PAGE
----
The problem in essentially all bonding or joining processes with alkaline, silicate solutions is the fact that defects in the form of bubbles, opacifications, streaks, spots or discolorations in the bond zone, which have a visibly negative effect on optical quality, generate scattered light, or otherwise diminish beam quality or mechanical strength, occur on almost all surfaces to be joined by applying the alkaline solution. This can be observed in practically all the above process variants of silicate bonding, e.g., on highly transparent optical glasses, e.g., SiO2 (fused silica), BK7, Borofloat and the like. Especially intensive defects are observed in bonded optical components, which are provided on their bonding surface with oxide coatings based on, e.g., SiO2, TiO2, HfO2, Nb2O5 or Ta2O5, and especially if this coating was applied by simple vapor deposition. This already applies to single layers, but especially for multilayer systems (e.g., the so-called dielectric interference layers) in which various materials are alternately deposited on one another. However, sputtered layers, which are usually homogeneous and less porous than deposited layers, and even uncoated solid bodies can also show said defects. Obviously, the aqueous alkaline solution used in silicate bonding attacks such coatings intensely and degrades or dissolves them (at least partly at individual points), which is possibly further reinforced by the subsequent, final heat treatment. Such a final heat treatment (at temperatures usually between approx. 50° C. and approx. 350° C., and preferably at approx. 100° C.) is, however, usually necessary or at least helpful, because the bond strength or temperature/climate/long-term resistance is increased thereby.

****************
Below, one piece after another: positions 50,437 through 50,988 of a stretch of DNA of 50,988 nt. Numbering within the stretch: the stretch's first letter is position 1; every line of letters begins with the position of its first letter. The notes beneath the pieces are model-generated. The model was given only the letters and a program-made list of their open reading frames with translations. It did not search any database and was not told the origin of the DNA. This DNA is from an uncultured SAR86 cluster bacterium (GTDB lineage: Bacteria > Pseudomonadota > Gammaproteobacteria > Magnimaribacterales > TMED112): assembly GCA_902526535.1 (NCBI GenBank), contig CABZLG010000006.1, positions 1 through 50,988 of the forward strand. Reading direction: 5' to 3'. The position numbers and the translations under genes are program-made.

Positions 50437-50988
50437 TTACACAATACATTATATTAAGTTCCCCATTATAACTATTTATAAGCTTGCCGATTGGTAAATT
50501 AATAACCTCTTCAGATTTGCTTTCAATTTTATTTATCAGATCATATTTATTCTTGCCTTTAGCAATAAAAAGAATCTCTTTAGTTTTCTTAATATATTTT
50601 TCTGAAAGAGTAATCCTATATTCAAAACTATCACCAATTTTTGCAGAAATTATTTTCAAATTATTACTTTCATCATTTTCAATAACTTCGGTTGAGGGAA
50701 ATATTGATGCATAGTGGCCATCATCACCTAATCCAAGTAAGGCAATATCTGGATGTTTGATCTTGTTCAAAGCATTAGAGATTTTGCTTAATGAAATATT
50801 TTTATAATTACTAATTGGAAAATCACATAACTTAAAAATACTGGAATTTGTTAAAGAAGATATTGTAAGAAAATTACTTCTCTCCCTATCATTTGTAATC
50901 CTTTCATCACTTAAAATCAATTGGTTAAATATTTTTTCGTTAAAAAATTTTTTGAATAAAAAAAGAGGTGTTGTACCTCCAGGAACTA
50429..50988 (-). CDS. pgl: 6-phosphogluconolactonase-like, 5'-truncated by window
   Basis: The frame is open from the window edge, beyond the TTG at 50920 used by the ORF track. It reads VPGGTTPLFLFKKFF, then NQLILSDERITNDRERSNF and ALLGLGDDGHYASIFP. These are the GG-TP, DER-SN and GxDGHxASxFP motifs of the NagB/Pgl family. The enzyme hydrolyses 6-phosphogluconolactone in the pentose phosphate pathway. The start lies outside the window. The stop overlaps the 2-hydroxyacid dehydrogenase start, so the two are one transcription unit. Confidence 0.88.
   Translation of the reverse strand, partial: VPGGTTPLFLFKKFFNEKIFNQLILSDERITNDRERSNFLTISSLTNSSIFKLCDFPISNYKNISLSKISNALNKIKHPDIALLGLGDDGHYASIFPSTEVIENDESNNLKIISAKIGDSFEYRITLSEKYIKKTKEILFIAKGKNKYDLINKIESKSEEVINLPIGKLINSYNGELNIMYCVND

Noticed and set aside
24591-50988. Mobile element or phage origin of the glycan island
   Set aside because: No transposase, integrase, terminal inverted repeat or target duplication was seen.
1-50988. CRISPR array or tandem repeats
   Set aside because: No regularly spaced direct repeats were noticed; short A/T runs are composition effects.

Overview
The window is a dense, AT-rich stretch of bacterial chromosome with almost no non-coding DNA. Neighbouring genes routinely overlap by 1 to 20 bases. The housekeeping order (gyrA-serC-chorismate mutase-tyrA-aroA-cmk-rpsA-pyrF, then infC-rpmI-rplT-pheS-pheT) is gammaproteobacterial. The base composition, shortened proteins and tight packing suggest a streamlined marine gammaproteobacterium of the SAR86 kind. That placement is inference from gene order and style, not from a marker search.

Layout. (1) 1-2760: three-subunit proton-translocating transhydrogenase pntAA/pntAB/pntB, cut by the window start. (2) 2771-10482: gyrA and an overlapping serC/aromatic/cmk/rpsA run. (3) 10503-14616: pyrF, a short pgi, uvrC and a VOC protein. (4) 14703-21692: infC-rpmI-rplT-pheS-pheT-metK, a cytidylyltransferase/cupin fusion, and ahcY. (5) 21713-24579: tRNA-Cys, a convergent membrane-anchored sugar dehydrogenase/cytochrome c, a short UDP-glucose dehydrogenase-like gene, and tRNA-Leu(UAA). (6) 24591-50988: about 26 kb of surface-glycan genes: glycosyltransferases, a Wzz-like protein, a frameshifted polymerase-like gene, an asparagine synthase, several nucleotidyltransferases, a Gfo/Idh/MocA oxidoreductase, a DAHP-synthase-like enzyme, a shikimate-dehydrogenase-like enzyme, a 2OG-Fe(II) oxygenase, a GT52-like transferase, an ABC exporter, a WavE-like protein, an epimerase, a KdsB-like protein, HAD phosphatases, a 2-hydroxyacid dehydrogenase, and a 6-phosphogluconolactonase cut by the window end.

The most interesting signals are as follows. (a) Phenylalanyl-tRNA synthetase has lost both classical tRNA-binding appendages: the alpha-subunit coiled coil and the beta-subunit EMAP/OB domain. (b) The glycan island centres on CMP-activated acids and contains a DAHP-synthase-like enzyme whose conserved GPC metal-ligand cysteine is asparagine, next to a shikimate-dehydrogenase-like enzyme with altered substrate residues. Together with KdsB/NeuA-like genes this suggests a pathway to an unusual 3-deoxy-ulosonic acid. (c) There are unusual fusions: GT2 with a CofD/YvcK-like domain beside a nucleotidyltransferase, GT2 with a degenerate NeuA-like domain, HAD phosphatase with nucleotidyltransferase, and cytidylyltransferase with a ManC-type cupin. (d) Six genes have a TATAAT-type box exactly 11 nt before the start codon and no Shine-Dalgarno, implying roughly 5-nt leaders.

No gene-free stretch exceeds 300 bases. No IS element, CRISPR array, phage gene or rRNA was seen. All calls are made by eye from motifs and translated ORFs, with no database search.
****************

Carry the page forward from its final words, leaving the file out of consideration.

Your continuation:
In optical components, which are functionally operated at least partly in transmission, as is the case, e.g., in projection lenses, beam splitters or certain laser resonators, said defects represent extremely serious imperfections and should be absolutely prevented or reduced to the utmost minimum.
The object of the present invention is to provide an improved joining process for the inorganic, silicate joining (“bonding”) of two or more components of the same or different class of materials, chemical composition, structure and/or properties (transparent or reflective; made of solid glass, glass ceramic, possibly also ceramic, or made of bodies, which have transmissive and/or reflective layers/surfaces).